Town of Broome

Town of Broome (HM2MW3)

Location:
Buy flags at Flagstore.com!

N 42° 31.868', W 74° 18.001'

  • 0 likes
  • 0 check ins
  • 0 favorites
  • 11 views
Inscription
Broome was one of the six original towns in Schoharie
County and was established in 1797. The first settlements in
Broome were made before the American Revolution.



First known as Bristol, the town name was changed in 1808 in honor of
Lieutenant Governor John Broome, who was known for his honesty, integrity
and political ability.

During the Revolution, Tories of the Hudson River region and Indians of the Susquehanna Valley kept in communication through this territory. Scouts from the Middle and Upper Forts built farther north in the Schoharie Valley
often came to Broome to intercept loyalists as they
passed through the region.

Commerce in the 1800s

In the mid-1800s, the town of Broome was home more than 2,000 people and there were several centers of commerce including Livingstonville, which boasted a hotel, two stores, a post office, two blacksmith shops, a grist mill and many other shops. One of the more noted buildings in the town was the "Stone Store" built around 1841 in Livingstonville. It operated
as a store and hotel until the 1930s when it and an adjoining Brad
building were connected to make a large dance hall.

Broome's terrain is best described as hilly upland
with soils of gravel and clay loam. The Catskill
Creek flows south and east from



the town and
several branches of the northerly flowing
Schoharie Creek drain portions of the town.
Bald eagles often are sighted along the many waterways in the Town of Broome.

(top right) Franklinton Vlaie, located along Route 145 is a scenic recreational , ecological, and natural wonder. This freshwater wetland is an invaluable resource for wildlife habitat and for flood protection.

(bottom right)
The Stone Store in the Town of Broome as it appeared in 1970.





(left) The Richtmyer Tavern the site of the first town meeting in Broome (then Bristol) on April 4, 1797. Through land divisions from the Town of Broome, the tavern now lies in the Town of Conesville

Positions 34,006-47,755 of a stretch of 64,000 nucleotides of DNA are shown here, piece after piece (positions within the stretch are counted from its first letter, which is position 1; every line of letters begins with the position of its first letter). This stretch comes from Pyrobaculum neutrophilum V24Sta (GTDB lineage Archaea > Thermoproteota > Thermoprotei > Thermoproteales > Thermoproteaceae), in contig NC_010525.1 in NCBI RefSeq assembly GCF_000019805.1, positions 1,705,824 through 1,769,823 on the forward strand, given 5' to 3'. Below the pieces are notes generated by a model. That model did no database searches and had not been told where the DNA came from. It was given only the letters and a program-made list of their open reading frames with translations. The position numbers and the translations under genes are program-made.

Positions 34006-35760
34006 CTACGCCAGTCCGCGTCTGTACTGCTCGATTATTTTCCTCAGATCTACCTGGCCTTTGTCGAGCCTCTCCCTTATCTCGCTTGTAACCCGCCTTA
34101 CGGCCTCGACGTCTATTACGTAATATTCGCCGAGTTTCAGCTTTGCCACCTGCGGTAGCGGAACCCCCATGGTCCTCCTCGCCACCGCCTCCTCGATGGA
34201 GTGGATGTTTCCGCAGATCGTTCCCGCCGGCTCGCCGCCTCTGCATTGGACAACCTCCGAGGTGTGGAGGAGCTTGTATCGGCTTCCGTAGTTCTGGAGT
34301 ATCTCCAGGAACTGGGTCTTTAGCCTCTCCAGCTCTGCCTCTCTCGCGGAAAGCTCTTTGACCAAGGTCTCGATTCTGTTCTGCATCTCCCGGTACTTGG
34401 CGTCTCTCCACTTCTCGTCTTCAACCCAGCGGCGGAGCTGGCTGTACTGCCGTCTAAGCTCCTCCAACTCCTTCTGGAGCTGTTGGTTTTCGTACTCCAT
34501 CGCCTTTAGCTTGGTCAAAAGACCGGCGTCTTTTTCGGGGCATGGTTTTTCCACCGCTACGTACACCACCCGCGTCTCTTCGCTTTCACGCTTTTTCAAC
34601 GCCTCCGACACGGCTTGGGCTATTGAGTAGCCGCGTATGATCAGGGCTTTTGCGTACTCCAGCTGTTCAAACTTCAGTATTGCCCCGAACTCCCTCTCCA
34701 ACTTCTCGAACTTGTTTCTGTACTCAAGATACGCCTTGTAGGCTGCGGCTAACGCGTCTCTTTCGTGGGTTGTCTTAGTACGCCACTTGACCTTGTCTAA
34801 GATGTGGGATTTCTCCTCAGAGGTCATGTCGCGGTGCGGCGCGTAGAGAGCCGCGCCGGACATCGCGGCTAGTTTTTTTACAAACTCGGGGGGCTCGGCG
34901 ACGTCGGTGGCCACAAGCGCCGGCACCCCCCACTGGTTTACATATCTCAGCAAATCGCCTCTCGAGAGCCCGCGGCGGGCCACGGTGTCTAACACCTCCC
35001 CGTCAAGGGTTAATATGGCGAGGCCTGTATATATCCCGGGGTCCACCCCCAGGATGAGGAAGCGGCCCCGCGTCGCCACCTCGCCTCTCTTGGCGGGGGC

Details
HM NumberHM2MW3
Tags
Placed ByMohawk Valley Heritage Corridor
Marker ConditionNo reports yet
Date Added Tuesday, November 12th, 2019 at 7:01pm PST -08:00
Pictures
Sorry, but we don't have a picture of this historical marker yet. If you have a picture, please share it with us. It's simple to do. 1) Become a member. 2) Adopt this historical marker listing. 3) Upload the picture.
Locationbig map
UTM (WGS84 Datum)18T E 557486 N 4708987
Decimal Degrees42.53113333, -74.30001667
Degrees and Decimal MinutesN 42° 31.868', W 74° 18.001'
Degrees, Minutes and Seconds42° 31' 52.08" N, 74° 18' 0.060000000000073" W
Driving DirectionsGoogle Maps
Which side of the road?Marker is on the right when traveling South
Closest Postal AddressAt or near , ,
Alternative Maps Google Maps, MapQuest, Bing Maps, Yahoo Maps, MSR Maps, OpenCycleMap, MyTopo Maps, OpenStreetMap

Is this marker missing? Are the coordinates wrong? Do you have additional information that you would like to share with us? If so, check in.

Nearby Markersshow on map
Stone Store
3.12 miles
Burial Place
4.19 miles
Hon. Jonathan Danforth Home
4.44 miles
1st Reformed Church
4.73 miles
Indian Village
4.76 miles
Smoke Generator
4.98 miles
Vroman's Land
5.04 miles
Site of Middle Fort
5.47 miles
Bouck's Island
5.47 miles
The Timothy Murphy Trail
5.48 miles
Check Ins  check in   |    all

Have you seen this marker? If so, check in and tell us about it.

Comments 0 comments

Maintenance Issues
  1. What country is the marker located in?
  2. Is this marker part of a series?
  3. What historical period does the marker represent?
  4. What historical place does the marker represent?
  5. What type of marker is it?
  6. What class is the marker?
  7. What style is the marker?
  8. Does the marker have a number?
  9. What year was the marker erected?
  10. This marker needs at least one picture.
  11. Can this marker be seen from the road?
  12. Is the marker in the median?